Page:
What it takes to be a Great Consultant

One of my favorite blog posts is What it takes to be a Great Consultant by Laddie Suk. I have a local copy that I read from time to time as a reminder. I send the link (https://infocus.emc.com/laddie_suk/what-it-takes-to-be-a-great-consultant-the-top-10-list/) to the online blog post to other consultants when discussing this topic. I have also evaluated the performance of other consultants based on these attributes.

Below are the top ten attributes with my recommendations. Please read the original blog posting for the complete context. I will only provide a very brief description of each attribute.

1. Opinionated

The first and foremost thing a consultant needs to have is an informed opinion or, in more “consultantese,” a point of view (POV).

My recommendations are:

  • Watch and listen an experienced (and respected) consultant on how to do this.
  • Be very clear when you are providing advice based on your experience and when the advice is based on industry practice.

2. Pragmatic

Models and frameworks are great, but you need to bring things down to a practical level and consider how to actually design and implement solutions for your clients.

My recommendations are:

  • Separate what happens in theory from what happens in practice.
  • Be clear about what actually happens in practice. Provide examples from your experience when helpful. Be short and to the point.

3. Passionate

No faking here, you’ve got to really care about helping your clients. It’s obvious when someone is doing a job just for the money or takes a passive, careless approach to the work.

My recommendations are:

  • Remember, you became a consultant to make a difference for your clients and they expect you to deliver!
  • You must let people know that you are excited about the opportunity.

4. Resilient

We all have bad days. We all hit brick walls. What distinguishes Great Consultants, however, is the ability to pick themselves up by the bootstraps when things aren’t going well, motivate the team, and keep helping the client to see the light at the end of the tunnel.

My recommendations are:

  • You must have an “I own this” attitude. “I will get this done for you”.
  • Do not spend your time explaining why something is not your fault or why you should not be held accountable. You probably own it if it is part of the project.

5. Business-minded

An area that many consultants in the Talent Development arena lack is business acumen. Understanding how a business operates, what drives decisions, and what makes the industry unique really sets consultants apart.

My recommendations are:

  • You need to be vocal about the importance of revenue and expenses. You need to consider revenue and expenses in your decision-making.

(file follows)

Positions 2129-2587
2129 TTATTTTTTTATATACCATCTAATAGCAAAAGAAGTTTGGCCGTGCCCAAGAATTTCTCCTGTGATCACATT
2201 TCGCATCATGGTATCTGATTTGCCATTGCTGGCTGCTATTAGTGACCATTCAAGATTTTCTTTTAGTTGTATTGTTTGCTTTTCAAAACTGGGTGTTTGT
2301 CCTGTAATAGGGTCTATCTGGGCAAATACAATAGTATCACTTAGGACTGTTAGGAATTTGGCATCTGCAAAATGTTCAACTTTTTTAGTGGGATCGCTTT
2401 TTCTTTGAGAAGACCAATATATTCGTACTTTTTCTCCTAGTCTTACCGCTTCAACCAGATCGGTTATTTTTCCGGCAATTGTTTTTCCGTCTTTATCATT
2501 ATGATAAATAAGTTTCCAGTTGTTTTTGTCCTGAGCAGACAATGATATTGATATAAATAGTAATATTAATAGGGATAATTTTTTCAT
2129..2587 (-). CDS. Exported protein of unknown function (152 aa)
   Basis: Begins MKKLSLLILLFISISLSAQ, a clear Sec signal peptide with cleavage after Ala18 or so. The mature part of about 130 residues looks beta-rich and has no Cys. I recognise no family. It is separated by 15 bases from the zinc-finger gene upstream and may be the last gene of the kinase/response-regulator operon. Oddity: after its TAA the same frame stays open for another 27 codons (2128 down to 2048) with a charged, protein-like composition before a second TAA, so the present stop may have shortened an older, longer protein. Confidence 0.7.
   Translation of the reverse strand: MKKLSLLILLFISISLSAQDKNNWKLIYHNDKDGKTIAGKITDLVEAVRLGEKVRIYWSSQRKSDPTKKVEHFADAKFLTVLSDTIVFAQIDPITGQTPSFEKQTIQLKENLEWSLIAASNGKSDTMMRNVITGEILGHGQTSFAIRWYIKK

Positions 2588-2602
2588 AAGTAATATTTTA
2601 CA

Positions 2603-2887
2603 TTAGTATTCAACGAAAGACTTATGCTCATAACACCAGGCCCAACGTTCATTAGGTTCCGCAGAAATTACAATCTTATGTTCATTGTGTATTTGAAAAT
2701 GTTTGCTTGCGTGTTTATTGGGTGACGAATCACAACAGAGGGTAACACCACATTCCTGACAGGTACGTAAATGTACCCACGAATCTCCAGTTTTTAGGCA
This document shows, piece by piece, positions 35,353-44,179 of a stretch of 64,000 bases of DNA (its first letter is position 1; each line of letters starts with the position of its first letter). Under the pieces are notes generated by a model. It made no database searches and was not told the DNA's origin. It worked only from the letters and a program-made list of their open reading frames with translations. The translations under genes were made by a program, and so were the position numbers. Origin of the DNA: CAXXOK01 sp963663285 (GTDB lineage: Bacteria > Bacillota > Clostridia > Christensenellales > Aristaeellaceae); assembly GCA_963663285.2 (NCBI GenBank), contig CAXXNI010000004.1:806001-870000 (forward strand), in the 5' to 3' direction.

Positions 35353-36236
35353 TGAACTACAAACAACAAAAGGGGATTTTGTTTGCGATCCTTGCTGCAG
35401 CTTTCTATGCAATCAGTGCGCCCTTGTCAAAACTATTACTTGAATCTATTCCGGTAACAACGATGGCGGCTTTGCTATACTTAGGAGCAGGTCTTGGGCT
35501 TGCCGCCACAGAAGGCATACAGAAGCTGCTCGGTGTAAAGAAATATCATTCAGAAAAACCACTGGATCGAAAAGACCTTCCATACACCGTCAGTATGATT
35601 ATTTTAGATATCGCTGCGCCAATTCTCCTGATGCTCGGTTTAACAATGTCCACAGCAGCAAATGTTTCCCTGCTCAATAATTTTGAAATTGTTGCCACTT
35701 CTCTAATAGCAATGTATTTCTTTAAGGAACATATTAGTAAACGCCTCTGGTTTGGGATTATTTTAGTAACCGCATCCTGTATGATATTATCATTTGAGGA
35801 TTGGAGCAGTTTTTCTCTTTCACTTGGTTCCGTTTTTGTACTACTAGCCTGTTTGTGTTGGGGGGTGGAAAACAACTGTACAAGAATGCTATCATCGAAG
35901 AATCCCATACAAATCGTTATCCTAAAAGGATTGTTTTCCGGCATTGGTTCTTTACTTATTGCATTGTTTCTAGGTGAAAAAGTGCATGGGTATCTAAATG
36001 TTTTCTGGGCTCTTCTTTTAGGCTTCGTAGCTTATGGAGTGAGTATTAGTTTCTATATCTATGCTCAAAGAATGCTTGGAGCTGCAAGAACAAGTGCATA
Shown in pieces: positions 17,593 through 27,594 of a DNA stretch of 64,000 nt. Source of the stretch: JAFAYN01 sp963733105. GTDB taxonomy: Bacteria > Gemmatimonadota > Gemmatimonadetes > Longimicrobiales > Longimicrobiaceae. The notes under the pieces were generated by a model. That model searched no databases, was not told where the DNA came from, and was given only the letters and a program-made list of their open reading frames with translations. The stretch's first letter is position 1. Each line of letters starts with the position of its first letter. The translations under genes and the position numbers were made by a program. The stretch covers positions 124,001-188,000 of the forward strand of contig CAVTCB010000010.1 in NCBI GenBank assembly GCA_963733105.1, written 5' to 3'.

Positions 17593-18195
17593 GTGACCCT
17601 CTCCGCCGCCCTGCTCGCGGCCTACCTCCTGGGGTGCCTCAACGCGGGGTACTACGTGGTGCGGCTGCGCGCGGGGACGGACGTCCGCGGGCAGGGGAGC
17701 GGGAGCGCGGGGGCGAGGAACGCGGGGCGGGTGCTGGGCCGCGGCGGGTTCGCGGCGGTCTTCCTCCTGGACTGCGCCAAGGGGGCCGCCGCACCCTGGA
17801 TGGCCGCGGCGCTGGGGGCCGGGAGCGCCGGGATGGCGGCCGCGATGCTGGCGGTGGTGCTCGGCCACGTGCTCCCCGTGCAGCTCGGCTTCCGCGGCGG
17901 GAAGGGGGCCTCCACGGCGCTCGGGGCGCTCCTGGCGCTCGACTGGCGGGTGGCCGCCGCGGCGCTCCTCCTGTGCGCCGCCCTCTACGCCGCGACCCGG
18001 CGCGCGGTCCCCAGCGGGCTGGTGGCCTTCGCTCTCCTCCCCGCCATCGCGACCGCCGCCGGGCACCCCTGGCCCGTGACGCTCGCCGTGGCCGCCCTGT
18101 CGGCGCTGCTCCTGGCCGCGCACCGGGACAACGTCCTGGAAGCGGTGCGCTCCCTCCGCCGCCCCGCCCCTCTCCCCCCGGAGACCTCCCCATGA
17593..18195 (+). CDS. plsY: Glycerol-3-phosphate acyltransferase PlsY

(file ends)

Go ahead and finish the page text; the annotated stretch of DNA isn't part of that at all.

• Meetings are expensive. Come prepared to a meeting so that everyone is productive.

6. Professional

Consultants should hold themselves to the highest standards of ethics, confidentiality, and integrity. By virtue of your role, you will likely see and hear a lot, and it’s imperative for your clients to trust you.

My recommendations are:

  • Be comfortable with chaos – things are always changing. But we need to appear that we can manage that change.
  • We should be calm during the storm because we own this! Our customers brought us this opportunity because they expected us to get it done no matter what.

7. Curious (but skeptical)

Ask questions, listen, and be professionally skeptical. As a consultant, your value comes in asking the tough questions, culling out the inconsistencies, and driving to the root causes.

My recommendations are:

  • Look for the root cause. Determine the requirements. Write them up clearly and send them out for review. Do not assume that everyone has the same understanding or that there is consensus.
  • The analysis that you provide should be original and beneficial to your client. The analysis should be tailored to their strategy and goals.

8. Resourceful

Know when to enlist help. None of us is an expert in everything, and you should always know:

  1. when it’s time to bring in reinforcements, and
  2. where to go to find them.

My recommendations are:

  • Don’t get stuck on a problem for days. You can always find help quickly via other Subject Matter Experts.

9. Influential

Your ability to influence may be as important as your expertise (if not more so). If you can’t get your client or other stakeholders to buy into the plan, idea, or strategy, then the forward movement stops there.

My recommendations are:

  • You should be continuously communicating with stakeholders. They need to be part of the review and analysis process. They should not be blind-sided by hearing your recommendations on the last day of any project.
  • Review your recommendations with your team in advance.
  • Prepare a quality executive presentations based on your report. Do not introduce new ideas in the presentation that are not listed in your report.

10. Strategic (and tactical)

Seeing the big picture and connecting dots may be some of the most important value you bring to your clients. They are in the thick of things and being pulled in various directions.

My recommendations are:

  • Provide an analysis that shows if the client can achieve their strategy with their current process. You must clearly state their strategy and their current state.
  • Provide recommendations with practical steps on how the client can achieve their strategy by changing their current process.
  • Be prepared to discuss how your recommendations worked for other clients.

In conclusion, I very much appreciate having the 10 consulting attributes as a reference. They have helped me considerably. The recommendations are my own and are based on my own experience.